According to Mazumdar (2013), a customer-oriented business orientation considers both the benefits and sacrifice components of any new product, thereby conveying a stellar sense of worth of the product. It is for this reasons that while the iPhone 6s’ price is higher than that of its competitors, it still manages to make far more sales than its cheaper rivals do. The success of the iPhone brand and Apple as a brand in general, is because of an increasingly value-conscious customer base. These customers are thus not swayed by the “best” products or low prices of products, but by the “careful assessment of the benefits they obtain in exchange of the costs they incur to acquire and consume the product” (Mazumdar 2013, p. 29). Therefore, regardless of its higher internal specifications such as higher resolution screen, higher RAM, expandable memory, higher megapixel camera, higher pixel density and removable battery, Samsung flagship phone Galaxy 65 sold much less than the iPhone 6s (Gilbert 2015). While the global shipment of Samsung’s range of phones (Galaxy Note, Galaxy S series, Galaxy J series and many more) stood at 84 million units against iPhone’s 48 million units, the iPhone showed a 22.4 percent growth (Gilbert 2015).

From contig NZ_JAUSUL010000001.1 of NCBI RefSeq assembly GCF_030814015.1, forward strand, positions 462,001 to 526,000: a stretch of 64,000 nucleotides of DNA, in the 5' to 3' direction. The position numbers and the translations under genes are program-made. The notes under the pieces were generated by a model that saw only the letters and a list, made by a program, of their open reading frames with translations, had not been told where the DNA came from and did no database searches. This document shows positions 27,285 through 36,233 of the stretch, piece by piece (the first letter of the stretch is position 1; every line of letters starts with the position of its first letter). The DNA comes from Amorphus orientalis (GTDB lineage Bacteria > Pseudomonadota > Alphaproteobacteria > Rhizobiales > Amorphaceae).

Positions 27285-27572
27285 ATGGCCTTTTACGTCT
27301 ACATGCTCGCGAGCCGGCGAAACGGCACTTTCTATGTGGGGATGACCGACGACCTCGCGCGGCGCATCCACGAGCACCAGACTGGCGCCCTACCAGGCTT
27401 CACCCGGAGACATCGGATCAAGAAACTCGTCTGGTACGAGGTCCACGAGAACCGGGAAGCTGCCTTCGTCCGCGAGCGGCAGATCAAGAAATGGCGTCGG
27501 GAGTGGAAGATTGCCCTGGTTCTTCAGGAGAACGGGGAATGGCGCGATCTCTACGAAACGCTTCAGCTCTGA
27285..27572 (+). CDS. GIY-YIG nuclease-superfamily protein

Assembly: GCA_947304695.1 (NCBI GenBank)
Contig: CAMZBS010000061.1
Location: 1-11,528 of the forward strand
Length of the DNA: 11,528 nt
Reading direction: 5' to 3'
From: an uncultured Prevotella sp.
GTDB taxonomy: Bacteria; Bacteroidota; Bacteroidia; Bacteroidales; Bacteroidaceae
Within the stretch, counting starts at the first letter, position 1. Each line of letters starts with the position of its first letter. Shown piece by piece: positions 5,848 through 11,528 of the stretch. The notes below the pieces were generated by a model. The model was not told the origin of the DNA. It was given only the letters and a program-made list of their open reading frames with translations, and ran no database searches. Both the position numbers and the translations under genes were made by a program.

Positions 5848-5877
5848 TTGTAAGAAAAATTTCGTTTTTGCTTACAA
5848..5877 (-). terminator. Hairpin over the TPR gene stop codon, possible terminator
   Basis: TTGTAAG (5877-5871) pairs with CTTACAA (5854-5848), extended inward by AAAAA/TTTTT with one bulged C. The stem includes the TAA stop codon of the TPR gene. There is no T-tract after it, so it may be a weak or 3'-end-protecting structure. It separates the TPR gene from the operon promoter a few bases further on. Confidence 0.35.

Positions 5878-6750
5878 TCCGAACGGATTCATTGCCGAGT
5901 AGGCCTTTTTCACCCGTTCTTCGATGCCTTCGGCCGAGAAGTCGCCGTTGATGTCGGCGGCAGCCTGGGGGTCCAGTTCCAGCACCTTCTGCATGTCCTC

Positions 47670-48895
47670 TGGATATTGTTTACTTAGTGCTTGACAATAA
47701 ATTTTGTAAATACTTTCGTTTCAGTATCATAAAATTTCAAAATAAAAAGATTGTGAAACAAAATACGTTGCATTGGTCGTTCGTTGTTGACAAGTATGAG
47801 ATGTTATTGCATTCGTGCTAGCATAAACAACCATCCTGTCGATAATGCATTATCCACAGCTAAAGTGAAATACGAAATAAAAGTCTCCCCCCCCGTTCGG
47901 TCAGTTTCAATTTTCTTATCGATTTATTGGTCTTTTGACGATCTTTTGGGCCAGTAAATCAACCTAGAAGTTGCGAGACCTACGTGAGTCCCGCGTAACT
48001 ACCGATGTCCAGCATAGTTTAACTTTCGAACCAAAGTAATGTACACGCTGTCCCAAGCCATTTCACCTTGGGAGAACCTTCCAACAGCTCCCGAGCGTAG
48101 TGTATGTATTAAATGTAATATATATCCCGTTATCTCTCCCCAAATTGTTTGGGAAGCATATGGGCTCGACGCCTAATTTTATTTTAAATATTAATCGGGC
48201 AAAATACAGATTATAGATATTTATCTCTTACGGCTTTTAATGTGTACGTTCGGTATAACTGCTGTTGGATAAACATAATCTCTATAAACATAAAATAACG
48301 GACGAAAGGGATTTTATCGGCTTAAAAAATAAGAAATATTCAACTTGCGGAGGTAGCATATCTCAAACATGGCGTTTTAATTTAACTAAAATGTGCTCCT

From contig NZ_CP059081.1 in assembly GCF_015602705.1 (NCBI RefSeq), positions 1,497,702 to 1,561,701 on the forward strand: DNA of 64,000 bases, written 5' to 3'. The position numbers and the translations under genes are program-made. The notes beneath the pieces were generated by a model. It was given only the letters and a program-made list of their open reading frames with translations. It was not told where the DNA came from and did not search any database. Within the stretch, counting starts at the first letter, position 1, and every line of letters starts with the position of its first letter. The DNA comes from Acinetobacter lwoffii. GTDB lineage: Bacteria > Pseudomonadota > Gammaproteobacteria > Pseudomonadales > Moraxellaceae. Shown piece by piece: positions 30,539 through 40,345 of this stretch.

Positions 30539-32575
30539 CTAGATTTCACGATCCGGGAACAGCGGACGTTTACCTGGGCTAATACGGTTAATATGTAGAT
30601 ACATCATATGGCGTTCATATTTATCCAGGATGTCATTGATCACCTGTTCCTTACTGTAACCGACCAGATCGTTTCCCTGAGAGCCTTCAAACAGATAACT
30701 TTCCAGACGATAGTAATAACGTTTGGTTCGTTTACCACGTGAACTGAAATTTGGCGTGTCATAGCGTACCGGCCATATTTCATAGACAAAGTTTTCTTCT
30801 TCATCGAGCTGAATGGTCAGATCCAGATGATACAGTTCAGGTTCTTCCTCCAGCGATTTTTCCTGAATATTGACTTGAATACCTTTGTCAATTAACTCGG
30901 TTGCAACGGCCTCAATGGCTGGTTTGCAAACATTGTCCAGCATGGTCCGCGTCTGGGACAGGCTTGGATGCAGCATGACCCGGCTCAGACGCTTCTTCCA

Although there is currently no agreement on a universal definition of customer relationship management (CRM), there is consistency in the fact that it involves the relationship between a company/organization and its customers. One of the definitions of CRM states, “CRM is the process of managing all aspects of interaction a company has with its customers, including prospecting, sales and service. CRM applications attempt to provide insight into and improve the company/customer relationship by combining all these views of customer interaction into one picture” (Buttle 2009, p. 4). From this definition, therefore, CRM looks to build a relationship between the customer and the organization, as well as creating a customer-centric culture whose focus and dedication is on winning and keeping customers. A company can only achieve such a feat through the creation of and delivery of superior value to its customers (Buttle 2004; 2009; Jain 2005).